In June 2014, David Cameron emphasised the important role of British values in education. In November 2014, the Department for Education published guidance on the promotion of British values in the school curriculum. At Bungay High School this is not something new. The promotion of British values is firmly established in our curricular and extra-curricular programmes as well as being embedded in our ethos and culture.

School leaders give a high priority to the promotion of respect and tolerance across the school - Ofsted, 2016


The principles of democracy are promoted through many school activities. Our School Council and House Council elections are conducted democratically. The process reflects the British electoral system and demonstrates democracy in action. Students stand for election, vote in a secret ballot and are given an understanding of electoral processes. Student voice is heard through these bodies and through many activities at departmental and house level. There have been many examples of the Student Council effecting genuine change within the school. Departments conduct regular surveys of student views on teaching and learning. House groups regularly seek students views on a variety of issues. The Sixth Form Teaching and Learning Committee and Social Committee ensure that student voice is heard in the Sixth Form.

Those pupils who are members of the school council take pride in their role and are keen to represent the views of their peers - Ofsted, 2016


The Rule of Law

The importance of rules, whether they be those which govern the country, the school or the class is consistently reinforced in our day to day school activities. Students understand the value of and reasons for the rules which govern and protect us, the responsibilities associated with them and the consequences when laws are broken. Through curricular programmes in history, PSHEE and RE the place of the Rule of Law within our society is explored. Legal issues are highlighted across many curriculum areas in connection with specific topics. e.g. social legislation in health and social care lessons, planning legislation in geography, health & safety legislation in science and technology lessons, food hygiene legislation in food technology lessons etc.

Individual Liberty

Within school our students are actively encouraged to make choices, knowing that they are in a safe and supportive environment. As a school we educate and provide boundaries for young people to make choices safety, through the provision of a safe environment and an empowering education. Students are encouraged to know, understand and exercise their rights and personal freedoms and consider how to exercise these safely, for example through our E-Safety, PSHEE and RE programmes. Our numerous extra-curricular clubs and opportunities give students the freedom to choose participation and challenge.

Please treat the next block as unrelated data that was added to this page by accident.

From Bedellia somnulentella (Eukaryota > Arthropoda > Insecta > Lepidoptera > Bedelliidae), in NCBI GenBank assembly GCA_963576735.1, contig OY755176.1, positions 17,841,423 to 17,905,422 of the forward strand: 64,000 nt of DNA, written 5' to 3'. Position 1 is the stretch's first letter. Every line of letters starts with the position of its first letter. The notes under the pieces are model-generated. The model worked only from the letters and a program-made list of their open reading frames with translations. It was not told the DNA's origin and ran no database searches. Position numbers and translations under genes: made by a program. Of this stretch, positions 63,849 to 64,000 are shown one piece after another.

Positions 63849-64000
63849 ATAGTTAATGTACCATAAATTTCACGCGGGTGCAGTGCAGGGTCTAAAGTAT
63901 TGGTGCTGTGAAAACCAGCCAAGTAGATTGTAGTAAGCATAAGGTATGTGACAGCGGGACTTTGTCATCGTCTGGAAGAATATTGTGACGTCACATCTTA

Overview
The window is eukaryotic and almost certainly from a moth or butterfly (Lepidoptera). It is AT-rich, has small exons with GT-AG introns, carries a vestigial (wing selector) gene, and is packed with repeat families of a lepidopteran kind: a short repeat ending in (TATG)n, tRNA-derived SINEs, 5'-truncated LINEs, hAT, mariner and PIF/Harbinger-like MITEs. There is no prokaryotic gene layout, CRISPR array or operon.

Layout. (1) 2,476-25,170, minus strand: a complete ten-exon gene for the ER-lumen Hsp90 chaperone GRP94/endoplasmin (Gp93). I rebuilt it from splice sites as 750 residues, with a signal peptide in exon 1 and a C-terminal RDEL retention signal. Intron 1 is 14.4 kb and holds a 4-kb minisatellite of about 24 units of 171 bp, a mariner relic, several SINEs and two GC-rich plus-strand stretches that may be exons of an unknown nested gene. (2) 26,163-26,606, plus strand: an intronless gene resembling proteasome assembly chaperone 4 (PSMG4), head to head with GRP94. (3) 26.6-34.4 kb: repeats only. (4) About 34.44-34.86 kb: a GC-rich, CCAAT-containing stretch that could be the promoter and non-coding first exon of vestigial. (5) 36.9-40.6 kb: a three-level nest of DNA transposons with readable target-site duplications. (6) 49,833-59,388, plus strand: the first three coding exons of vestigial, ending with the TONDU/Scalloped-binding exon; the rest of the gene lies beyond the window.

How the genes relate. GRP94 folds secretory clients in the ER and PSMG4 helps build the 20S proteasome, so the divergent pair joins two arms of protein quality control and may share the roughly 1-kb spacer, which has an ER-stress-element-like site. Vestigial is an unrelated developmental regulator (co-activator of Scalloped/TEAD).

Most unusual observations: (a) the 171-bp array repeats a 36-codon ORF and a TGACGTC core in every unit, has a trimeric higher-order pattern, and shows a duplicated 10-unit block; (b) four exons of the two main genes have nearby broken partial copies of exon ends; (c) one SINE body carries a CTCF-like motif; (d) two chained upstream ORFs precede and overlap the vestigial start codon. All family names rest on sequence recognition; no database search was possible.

Mutual Respect

Our core values are based on mutual respect. Our Behaviour Policy which highlights learning expectations is based on respect for each other in a mutually supportive learning environment. Other policies such as Anti-Bullying and Racist Incidents all reinforce the principles of mutual respect which are at the heart of our school. Our students know and understand that it is expected and imperative that respect is shown to everyone, whatever differences we may have, and to everything, whether it is a school resource, a religious belief or a philosophical view. Students learn that their behaviour choices have an effect on their own rights and those of others. All members of the school community should treat each other with respect. Our day to day procedures, classroom expectations, social interactions and professional relationship are all based on a clear expectation that mutual respect is at the heart of our organisation.

Tolerance of those of different faiths and beliefs.

Through enhancing students understanding of their place in a culturally diverse society and by giving them opportunities to appreciate such diversity, we promote tolerance of different beliefs. Through our Religious Education curriculum, students develop an understanding of a variety of beliefs. Assemblies on themes such as anti-bullying and prejudice ensure that students are encouraged to tolerate and embrace difference. Our Behaviour Policy and Anti-Bullying Policy ensure that prejudice related incidents are challenged, resolved, recorded and reported to Governors.

It should be noted that whilst tolerance is actively promoted, we would actively challenge students, staff, parents or governors expressing opinions contrary to fundamental British values, including extremist views.